I have an SSD with the option (with ATA-commands) to erase the firmware for security reasons. In the firmware flash cells, the secret key is stored for encrypting the data on the fly. When I ask the vendor how it is deleted, they tell me it is erased. But I would like to know "how it is erased". They tell me the cells are not zeroized. That would require extra configuration. "it is just erased".

My worries: The key can still be extracted due to the flash cells are not overwritten. Are all the electric fields depleted? What stops someone for extracting the key?

Am I totally wrong in this case?

  • You are apparently referring to a SED (Self Encrypting Drive). The details you're asking will likely vary with the particular manufacturer and drive model. Here is a very good article that still doesn't answer your question: techspot.com/guides/869-self-encrypting-drives . Nov 13, 2020 at 16:42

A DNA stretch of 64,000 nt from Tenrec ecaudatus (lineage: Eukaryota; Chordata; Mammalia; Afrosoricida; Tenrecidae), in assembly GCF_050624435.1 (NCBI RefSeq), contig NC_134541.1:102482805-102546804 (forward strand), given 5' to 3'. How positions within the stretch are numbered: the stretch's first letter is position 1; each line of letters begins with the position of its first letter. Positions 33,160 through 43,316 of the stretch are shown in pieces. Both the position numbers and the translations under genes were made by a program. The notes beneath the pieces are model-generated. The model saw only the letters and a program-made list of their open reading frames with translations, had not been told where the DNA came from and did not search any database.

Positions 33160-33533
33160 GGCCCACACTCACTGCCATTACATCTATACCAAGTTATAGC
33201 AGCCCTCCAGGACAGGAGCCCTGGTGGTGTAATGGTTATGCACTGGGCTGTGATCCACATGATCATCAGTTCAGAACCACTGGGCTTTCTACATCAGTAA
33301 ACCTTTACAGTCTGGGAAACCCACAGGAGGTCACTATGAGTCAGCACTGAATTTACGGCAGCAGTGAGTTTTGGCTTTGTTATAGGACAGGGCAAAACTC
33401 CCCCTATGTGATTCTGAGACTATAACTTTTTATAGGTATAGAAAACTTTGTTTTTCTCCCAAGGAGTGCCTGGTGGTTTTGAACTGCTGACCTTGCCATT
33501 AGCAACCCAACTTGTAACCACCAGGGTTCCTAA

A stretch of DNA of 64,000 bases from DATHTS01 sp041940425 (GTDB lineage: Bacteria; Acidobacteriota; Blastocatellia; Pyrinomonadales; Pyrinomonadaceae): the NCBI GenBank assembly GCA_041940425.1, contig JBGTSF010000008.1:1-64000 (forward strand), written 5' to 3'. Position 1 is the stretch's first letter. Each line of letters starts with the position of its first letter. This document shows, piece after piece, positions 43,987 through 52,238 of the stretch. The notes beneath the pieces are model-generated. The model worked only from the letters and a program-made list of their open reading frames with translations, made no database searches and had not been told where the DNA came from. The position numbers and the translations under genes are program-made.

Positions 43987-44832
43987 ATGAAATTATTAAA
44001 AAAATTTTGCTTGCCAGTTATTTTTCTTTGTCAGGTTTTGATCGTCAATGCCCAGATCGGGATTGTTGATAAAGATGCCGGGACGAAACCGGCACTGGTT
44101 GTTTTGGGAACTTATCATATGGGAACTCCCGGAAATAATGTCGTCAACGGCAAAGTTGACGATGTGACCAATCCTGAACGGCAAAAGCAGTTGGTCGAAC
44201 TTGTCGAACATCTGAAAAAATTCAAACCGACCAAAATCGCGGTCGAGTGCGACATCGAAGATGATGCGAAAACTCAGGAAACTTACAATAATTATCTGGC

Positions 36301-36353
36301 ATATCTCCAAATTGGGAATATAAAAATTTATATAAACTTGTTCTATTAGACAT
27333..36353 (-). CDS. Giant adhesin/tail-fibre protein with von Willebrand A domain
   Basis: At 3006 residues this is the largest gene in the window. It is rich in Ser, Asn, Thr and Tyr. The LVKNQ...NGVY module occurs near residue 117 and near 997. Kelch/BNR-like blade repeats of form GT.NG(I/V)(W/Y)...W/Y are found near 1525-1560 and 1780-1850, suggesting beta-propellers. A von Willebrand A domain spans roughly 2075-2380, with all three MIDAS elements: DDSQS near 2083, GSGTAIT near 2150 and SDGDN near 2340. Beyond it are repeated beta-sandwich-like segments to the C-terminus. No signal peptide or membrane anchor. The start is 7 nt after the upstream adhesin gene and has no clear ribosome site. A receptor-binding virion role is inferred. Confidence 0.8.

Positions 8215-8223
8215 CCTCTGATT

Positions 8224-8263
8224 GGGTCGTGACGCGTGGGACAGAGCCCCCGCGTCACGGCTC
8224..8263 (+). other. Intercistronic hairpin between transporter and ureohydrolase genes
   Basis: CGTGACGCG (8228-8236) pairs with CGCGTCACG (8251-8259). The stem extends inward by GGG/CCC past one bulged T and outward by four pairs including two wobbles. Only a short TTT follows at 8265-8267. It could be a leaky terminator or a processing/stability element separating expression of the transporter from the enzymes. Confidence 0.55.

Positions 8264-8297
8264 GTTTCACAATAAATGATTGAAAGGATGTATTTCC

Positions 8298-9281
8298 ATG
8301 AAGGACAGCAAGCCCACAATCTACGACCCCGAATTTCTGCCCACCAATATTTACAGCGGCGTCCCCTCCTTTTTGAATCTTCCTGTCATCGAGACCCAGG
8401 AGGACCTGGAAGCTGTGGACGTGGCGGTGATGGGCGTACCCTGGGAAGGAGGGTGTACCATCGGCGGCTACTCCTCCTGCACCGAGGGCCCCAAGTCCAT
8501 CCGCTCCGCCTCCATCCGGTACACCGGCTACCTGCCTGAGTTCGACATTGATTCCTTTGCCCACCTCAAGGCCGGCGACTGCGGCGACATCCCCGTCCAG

1 Answer 1


I suggest reaching back out to the vendor for clarification. If they are adhering to the standard, than ATA secure erase will empty all its cells to zero. If your vendor is a reputable one, then you can be fairly confident this is a proper and secure process. For less reputable vendors, sometimes... liberties are taken.

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